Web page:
(3) The most innocent explanation here is a variant on the first item mentioned above, and involves divergent understandings of what would constitute "campaign-related" conversation topics. Sessions, in pushing back against the larger "collusion" narrative, may have meant that his talks with the ambassador did not pertain to campaign strategy -- insights into the domestic political horserace, tactics against Trump's opponent, etc. After all, it's on that terrain where collusion would have taken place. Based on the Post's account of what these intercepts allegedly show, the two men talked about Trump's foreign policy stances regarding Russia, and how US-Russo relations might realign under a hypothetical Trump presidency. It doesn't strike me as entirely unreasonable for Sessions to regard foreign policy conversations as separate from "campaign" conversations, just as it wouldn't be unreasonable for a Sessions critic to cite these newly-reported facts as evidence of mendacity. It's difficult to reach a definitive conclusion on this point without seeing the full content and context of the intercepted communications in question. For argument's sake, let's say you're willing to give Sessions the benefit of the doubt here. At the very least, this potential contradiction -- which comes on top of a previous, related contradiction -- demonstrates why Sessions' recusal was not only appropriate, but necessary.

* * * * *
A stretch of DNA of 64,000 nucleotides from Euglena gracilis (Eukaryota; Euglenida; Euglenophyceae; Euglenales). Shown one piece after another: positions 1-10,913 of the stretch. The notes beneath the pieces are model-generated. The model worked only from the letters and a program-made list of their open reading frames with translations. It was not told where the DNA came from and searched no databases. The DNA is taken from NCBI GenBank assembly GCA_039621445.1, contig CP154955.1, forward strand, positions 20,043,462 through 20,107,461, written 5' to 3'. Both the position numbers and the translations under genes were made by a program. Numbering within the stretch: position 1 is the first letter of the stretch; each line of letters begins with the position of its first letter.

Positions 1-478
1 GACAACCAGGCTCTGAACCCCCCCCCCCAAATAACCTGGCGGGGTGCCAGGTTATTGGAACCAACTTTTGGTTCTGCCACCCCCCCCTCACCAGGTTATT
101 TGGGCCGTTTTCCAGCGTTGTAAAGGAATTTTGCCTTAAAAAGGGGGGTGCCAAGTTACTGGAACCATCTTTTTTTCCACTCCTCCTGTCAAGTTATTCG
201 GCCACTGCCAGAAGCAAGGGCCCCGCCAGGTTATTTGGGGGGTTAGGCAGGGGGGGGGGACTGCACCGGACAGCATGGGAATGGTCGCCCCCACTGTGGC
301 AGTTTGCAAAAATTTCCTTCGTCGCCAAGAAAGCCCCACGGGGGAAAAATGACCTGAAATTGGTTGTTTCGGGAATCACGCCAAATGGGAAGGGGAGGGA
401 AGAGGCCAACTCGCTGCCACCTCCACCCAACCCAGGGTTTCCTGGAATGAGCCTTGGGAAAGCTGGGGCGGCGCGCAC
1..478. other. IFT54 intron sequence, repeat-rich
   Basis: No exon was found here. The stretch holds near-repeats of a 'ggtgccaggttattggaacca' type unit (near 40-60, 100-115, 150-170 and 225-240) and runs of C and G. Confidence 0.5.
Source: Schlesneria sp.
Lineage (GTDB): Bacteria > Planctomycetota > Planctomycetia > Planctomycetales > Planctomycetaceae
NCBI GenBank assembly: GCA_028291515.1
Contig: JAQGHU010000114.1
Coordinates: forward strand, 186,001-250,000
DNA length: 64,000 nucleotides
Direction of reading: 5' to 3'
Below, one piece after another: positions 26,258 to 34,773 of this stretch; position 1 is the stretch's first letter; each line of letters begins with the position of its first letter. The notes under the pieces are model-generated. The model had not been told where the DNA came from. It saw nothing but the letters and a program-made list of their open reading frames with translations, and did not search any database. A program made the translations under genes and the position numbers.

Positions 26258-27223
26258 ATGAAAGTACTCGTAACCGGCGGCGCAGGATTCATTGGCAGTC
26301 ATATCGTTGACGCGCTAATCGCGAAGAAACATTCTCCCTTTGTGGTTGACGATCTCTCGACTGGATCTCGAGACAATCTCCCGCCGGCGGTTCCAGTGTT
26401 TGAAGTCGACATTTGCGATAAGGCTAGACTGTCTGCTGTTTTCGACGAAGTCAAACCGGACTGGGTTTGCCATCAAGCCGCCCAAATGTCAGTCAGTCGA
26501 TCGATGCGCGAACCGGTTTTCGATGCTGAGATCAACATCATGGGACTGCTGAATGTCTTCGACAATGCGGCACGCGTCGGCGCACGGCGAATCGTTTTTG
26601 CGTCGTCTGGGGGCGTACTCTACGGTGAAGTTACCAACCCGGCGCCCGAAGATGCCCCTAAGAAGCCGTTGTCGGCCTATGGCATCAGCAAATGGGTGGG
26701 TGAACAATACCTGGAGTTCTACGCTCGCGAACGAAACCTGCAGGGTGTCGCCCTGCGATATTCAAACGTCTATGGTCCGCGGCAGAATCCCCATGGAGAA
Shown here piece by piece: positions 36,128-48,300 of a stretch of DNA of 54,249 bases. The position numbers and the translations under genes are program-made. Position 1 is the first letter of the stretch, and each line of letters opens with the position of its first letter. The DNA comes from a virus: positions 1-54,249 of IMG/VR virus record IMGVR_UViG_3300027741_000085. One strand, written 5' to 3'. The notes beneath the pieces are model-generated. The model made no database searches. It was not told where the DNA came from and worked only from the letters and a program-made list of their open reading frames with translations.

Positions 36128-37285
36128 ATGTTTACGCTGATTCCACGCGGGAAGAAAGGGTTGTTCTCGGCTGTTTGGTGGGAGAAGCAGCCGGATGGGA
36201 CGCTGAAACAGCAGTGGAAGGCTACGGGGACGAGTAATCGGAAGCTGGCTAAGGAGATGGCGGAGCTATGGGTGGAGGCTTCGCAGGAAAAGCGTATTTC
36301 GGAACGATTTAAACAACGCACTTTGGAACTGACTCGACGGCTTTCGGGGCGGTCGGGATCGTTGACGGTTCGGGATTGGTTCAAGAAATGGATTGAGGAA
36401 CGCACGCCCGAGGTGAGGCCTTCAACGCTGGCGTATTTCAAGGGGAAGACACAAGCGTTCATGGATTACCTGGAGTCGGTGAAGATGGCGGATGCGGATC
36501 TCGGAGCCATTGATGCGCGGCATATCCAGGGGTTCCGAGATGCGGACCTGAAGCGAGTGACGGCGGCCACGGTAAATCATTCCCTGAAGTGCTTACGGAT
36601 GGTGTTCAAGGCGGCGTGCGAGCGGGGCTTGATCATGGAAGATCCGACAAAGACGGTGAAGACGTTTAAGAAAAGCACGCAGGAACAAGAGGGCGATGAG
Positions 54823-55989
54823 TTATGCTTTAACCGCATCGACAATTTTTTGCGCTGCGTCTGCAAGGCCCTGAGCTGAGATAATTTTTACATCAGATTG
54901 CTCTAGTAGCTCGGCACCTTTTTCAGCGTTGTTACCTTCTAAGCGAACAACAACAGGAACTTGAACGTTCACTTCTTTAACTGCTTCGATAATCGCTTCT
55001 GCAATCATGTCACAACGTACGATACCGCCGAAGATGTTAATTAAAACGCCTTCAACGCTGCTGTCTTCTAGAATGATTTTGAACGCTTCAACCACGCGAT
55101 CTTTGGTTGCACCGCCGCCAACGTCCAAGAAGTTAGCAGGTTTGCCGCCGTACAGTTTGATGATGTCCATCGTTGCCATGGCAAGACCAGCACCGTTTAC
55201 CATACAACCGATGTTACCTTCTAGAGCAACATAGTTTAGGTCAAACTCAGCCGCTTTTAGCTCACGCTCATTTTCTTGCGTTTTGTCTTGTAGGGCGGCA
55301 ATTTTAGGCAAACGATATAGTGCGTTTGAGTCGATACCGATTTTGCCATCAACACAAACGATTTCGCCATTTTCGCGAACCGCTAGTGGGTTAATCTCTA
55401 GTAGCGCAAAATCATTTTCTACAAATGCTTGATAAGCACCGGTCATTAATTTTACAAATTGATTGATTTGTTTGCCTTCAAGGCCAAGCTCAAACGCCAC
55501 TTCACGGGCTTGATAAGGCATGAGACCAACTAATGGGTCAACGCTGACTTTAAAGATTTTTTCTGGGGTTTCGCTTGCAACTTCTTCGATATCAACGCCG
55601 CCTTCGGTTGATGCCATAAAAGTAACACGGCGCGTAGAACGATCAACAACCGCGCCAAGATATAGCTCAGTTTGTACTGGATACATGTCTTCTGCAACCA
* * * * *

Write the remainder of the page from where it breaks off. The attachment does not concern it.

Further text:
Considering how many people already questioned Sessions' impartiality as the top federal law enforcement officer overseeing the Russia probe months ago, imagine if this story had emerged with the Attorney General still running the show? Calls for a recusal would have become deafening, very likely resulting in...exactly what ended up happening anyway: Sessions stepping aside, with his deputy appointing a Special Counsel. Sessions is hardly out of the woods at this stage, as questions will continue to swirl about his veracity. But even if he ends up with sufficient breathing room to side-step charges that he perjured himself or deliberately misled the American people, he'll still be battling a glaring credibility problem (there's that word again) on this issue. If he hadn't recused himself, it would be clear as day by now that he'd have no business presiding over the Russia investigation. Trump's position on the recusal is therefore even more untenable tonight than it was a few days ago. Nevertheless, it is Trump's strongly-held and lasting position, which was relitigated in his New York Times interview this week. In fact, Trump's ongoing exasperation on the subject, his extraordinary public criticisms of Sessions, and Sessions' decision to reject resignation speculation have combined to raise some questions about whether this particular leak may have been ordered by the president's inner circle, or Trump himself: